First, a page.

|Organization:||Massachusetts Department of Revenue|
|Referenced Sources:||Massachusetts General Laws|
Sales and Use Tax
January 6, 1999
You request a letter ruling on behalf of *************** (the "Purchaser") concerning the application of the Massachusetts sales and use tax to the sale of assets.
You represent the Purchaser, a Delaware corporation that desires to purchase fossil assets and hydroelectric assets (the "assets") from *************** and *************** (the "Sellers"). You state that the seller will sell its corporate assets, in the form of rights, title and interest in tangible real and personal property that is located in Massachusetts. You state that the property includes real estate (including buildings, structures, and other improvements thereon); fuels, supplies, materials and critical spares; machinery, equipment, vehicles, furniture, and other personal property; contracts, agreements, and personal property leases; transferable permits; and books and operating records.
You state that the sale of assets will take place in a single transaction. You also state that the Seller acquired the assets for its own use or consumption and has so used or consumed the assets. You state that the Seller has not been, and as of the closing date of the sale will not be, regularly engaged in the business of making sales at retail of assets similar to the assets to be sold.
II. Discussion of Law
Massachusetts imposes a five percent sales tax on all sales at retail in Massachusetts by any vendor, unless otherwise exempt. M.G.L. c. 64H, § 2. A complementary use tax is imposed on tangible personal property purchased for storage, use, or other consumption in Massachusetts, unless otherwise exempt. M.G.L. c. 64 I, § 2. A "sale" includes "any transfer of title or possession, or both, exchange, barter, lease, rental, conditional or otherwise, of tangible personal property . . . for a consideration, in any manner or by any means whatsoever." G.L. c. 64H, § 1.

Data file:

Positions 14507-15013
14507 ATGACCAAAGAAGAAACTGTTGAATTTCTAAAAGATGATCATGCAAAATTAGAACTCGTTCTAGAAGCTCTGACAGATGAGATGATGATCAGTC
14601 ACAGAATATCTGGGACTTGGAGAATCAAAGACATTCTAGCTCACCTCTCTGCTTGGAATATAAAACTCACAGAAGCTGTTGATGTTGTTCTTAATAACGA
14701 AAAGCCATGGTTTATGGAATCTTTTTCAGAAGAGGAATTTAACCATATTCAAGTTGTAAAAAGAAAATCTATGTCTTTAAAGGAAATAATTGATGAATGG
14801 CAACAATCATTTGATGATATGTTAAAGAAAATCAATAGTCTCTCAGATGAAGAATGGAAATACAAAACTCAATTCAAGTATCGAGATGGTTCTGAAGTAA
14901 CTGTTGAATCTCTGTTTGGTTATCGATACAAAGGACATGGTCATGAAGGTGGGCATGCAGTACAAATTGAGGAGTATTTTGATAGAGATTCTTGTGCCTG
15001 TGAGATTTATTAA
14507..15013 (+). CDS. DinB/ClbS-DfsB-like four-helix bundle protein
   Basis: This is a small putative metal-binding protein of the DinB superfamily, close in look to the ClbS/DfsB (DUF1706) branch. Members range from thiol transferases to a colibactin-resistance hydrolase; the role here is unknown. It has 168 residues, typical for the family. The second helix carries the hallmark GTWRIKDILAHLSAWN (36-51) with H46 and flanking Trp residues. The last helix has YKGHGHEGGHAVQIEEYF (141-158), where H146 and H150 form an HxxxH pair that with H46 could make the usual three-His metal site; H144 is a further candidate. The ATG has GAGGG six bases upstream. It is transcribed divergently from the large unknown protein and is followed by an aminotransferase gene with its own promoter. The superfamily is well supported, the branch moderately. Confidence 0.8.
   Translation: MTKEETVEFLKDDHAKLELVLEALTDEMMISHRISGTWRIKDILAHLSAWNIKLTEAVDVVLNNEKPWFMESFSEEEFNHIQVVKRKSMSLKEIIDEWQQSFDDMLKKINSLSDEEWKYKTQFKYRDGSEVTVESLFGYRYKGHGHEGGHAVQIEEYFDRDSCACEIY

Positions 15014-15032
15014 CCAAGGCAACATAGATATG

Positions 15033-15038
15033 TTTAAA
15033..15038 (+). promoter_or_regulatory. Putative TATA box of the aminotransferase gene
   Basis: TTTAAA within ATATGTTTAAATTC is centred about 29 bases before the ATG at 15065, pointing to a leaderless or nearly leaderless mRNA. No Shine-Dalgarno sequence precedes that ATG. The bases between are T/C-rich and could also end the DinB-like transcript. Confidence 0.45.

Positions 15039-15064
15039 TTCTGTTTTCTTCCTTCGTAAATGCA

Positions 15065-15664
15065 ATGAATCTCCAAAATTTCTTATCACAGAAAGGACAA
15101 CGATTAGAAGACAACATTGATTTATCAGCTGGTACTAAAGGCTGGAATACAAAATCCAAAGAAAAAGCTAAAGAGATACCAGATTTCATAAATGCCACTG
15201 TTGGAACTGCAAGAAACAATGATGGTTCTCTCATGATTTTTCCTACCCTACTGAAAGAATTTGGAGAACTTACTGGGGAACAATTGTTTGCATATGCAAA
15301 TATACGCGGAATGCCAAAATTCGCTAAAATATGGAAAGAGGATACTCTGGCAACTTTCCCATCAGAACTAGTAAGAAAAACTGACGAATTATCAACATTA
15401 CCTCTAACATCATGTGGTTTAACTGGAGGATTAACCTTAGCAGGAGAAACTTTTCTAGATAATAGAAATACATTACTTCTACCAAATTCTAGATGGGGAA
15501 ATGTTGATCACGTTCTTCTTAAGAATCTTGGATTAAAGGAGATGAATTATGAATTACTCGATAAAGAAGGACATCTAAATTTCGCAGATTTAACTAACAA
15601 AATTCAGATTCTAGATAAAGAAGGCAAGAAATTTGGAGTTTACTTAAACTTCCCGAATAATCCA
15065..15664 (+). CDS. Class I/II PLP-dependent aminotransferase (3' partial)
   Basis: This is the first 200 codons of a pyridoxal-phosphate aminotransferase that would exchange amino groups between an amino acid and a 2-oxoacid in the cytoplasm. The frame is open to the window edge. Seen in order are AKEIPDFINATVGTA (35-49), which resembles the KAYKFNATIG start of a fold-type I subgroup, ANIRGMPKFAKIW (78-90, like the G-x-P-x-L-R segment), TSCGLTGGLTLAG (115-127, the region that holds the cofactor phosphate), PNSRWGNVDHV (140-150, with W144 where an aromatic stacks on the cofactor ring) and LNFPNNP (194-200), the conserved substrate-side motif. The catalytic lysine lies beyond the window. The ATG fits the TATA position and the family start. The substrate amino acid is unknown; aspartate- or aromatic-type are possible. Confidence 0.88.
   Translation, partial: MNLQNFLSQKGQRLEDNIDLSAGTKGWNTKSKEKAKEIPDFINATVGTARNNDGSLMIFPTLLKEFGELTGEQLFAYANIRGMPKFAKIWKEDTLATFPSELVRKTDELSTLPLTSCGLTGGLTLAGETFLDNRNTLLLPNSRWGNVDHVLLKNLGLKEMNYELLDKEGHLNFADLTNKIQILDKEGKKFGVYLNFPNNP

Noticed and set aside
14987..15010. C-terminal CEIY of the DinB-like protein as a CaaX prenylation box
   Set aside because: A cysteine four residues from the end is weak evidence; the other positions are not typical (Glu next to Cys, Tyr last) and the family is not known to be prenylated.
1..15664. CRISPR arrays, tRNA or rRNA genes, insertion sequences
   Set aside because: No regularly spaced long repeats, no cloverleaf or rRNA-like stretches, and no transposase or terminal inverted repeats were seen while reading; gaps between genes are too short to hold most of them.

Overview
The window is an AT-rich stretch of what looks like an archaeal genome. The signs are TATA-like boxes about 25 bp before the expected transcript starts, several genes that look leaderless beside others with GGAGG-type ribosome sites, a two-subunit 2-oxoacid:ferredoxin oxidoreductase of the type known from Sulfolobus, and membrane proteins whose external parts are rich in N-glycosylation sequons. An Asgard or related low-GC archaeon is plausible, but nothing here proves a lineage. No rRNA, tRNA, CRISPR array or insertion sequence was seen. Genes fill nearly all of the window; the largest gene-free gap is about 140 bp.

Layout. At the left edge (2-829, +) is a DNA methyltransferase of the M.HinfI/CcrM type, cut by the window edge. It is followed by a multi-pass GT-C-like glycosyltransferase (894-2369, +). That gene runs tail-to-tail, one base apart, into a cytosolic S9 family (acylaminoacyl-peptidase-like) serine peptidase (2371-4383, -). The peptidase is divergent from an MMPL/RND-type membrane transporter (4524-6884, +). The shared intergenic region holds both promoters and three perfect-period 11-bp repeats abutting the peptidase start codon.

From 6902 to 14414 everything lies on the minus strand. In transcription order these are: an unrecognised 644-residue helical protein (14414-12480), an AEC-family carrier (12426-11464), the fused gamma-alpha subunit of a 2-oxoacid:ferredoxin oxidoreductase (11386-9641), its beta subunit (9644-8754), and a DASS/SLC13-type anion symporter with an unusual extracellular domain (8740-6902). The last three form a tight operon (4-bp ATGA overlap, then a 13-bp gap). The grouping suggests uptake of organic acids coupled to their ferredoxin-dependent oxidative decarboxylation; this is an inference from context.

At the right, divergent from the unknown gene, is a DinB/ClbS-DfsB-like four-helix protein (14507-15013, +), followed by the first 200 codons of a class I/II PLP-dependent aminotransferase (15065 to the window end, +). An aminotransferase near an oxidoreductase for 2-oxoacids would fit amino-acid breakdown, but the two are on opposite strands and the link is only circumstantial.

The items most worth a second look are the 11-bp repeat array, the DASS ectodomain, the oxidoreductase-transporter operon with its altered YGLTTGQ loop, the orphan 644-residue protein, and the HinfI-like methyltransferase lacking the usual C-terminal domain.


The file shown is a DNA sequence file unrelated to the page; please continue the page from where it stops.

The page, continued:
Section 6(c) of M.G.L. c. 64H exempts from the Massachusetts sales tax "[c]asual and isolated sales by a vendor who is not regularly engaged in the business of making sales at retail; provided, however, that nothing contained in this paragraph shall be construed to exempt any such sale of a motor vehicle or trailer, as defined in section one of chapter ninety, or any such sale of a boat or airplane from the tax imposed under chapter sixty-four I." The same exemption is incorporated into the use tax statute. M.G.L. c. 64 I, § 7(b).
The general exemption is further explained in the casual and isolated sales regulation, as those sales of an infrequent, non-recurring nature made by a person not engaged in the business of selling tangible personal property. These include sales of items of tangible personal property which were acquired for use or consumption by a seller and not sold in the regular course of business engaged in by the seller. 830 CMR 64H.6.1. An example of exempt sales is the sale "of a business in its entirety by the owner, other than the sale of any motor vehicle, trailer, boat or airplane included therein." 830 CMR 64H.6.1.
The transfer of real estate as part of the transaction is subject to the deeds excise, found at M.G.L. c. 64D.
Based on the facts as you state them, the sale of assets from the seller to the buyer is a casual and isolated sale within the meaning of M.G.L. c. 64H, § 6(c), and is exempt from tax to the extent provided in the statute. While the seller is a seller of tangible personal property, which would normally exclude the seller from the casual and isolated sales exemption, the nature of this transaction is the sale of assets of the seller that were acquired for use or consumption by the seller and were not sold in the regular course of business engaged in by the seller. As stated in the exemption, the sale of any motor vehicle, trailer, boat, or airplane that is part of the sale of assets is subject to tax. The transfer of real estate included in the sale of assets is subject to the deeds excise.
Very truly yours,
/s/Bernard F. Crowley, Jr.
Bernard F. Crowley, Jr.
Acting Commissioner of Revenue